Bible Verse Explanations and Resources


Leviticus 3:11

Adam Clarke
Bible Commentary

It is the food of the offering - We have already remarked that God is frequently represented as feasting with his people on the sacrifices they offered; and because these sacrifices were consumed by that fire which was kindled from heaven, therefore they were considered as the food of that fire, or rather of the Divine Being who was represented by it. "In the same idiom of speech," says Dodd, "the gods of the heathens are said, Deuteronomy 32:38, to eat the fat and drink the wine which were consumed on their altars.

Albert Barnes
Notes on the Whole Bible

Burn it - See Leviticus 1:9 note.

Matthew Henry
Concise Bible Commentary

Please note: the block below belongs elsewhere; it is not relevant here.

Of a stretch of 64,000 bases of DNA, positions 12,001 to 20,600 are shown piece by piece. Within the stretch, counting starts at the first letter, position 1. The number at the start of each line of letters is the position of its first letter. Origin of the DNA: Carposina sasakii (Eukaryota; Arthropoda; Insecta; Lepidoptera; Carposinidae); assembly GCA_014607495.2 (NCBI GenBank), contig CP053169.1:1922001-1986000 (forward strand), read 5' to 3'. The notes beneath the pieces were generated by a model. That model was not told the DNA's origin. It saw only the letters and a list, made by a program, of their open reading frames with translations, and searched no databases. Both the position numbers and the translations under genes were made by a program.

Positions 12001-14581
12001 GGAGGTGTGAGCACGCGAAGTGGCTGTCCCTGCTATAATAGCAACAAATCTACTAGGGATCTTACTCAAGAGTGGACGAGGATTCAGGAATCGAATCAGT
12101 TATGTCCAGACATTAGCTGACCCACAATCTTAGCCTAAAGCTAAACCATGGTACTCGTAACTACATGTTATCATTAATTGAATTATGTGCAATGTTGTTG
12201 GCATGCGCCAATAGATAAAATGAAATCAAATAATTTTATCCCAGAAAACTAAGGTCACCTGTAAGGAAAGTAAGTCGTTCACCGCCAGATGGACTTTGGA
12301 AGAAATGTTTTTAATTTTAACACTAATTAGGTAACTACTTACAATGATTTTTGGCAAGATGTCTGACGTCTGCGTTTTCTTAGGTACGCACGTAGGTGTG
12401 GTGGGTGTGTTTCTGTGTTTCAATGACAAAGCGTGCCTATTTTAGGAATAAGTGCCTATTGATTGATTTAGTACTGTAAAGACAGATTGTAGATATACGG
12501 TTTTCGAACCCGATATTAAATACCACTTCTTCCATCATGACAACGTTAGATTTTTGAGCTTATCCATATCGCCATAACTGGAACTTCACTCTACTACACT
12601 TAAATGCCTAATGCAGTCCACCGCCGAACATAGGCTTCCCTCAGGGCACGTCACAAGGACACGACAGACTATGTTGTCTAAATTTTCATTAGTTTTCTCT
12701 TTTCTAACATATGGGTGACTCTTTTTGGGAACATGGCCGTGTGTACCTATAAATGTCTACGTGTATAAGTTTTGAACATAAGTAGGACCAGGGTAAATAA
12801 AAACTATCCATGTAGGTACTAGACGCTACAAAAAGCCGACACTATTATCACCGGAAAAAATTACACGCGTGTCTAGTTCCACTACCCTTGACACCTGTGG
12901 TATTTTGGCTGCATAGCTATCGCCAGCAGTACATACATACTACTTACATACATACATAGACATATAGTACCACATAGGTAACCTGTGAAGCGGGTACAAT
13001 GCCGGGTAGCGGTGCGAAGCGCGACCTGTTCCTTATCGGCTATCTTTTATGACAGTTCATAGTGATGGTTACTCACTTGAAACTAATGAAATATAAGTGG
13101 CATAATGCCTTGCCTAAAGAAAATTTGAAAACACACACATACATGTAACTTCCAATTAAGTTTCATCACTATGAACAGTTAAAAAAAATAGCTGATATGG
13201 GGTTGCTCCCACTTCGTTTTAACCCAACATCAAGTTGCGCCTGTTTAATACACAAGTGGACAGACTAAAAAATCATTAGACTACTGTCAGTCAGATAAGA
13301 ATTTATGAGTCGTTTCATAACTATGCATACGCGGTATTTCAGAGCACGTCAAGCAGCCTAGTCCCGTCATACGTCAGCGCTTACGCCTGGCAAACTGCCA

Here is a law that they should eat neither fat nor blood. As for the fat, it means the fat of the inwards, the suet. The blood was forbidden for the same reason; because it was God's part of every sacrifice. God would not permit the blood that made atonement to be used as a common thing, Heb 10:29; nor will he allow us, though we have the comfort of the atonement made, to claim for ourselves any share in the honour of making it. This taught the Jews to observe distinction between common and sacred things; it kept them separate from idolaters. It would impress them more deeply with the belief of some important mystery in the shedding of the blood and the burning the fat of their solemn sacrifices. Christ, as the Prince of peace, "made peace with the blood of his cross." Through him the believer is reconciled to God; and having the peace of God in his heart, he is disposed to follow peace with all men. May the Lord multiply grace, mercy, and peace, to all who desire to bear the Christian character.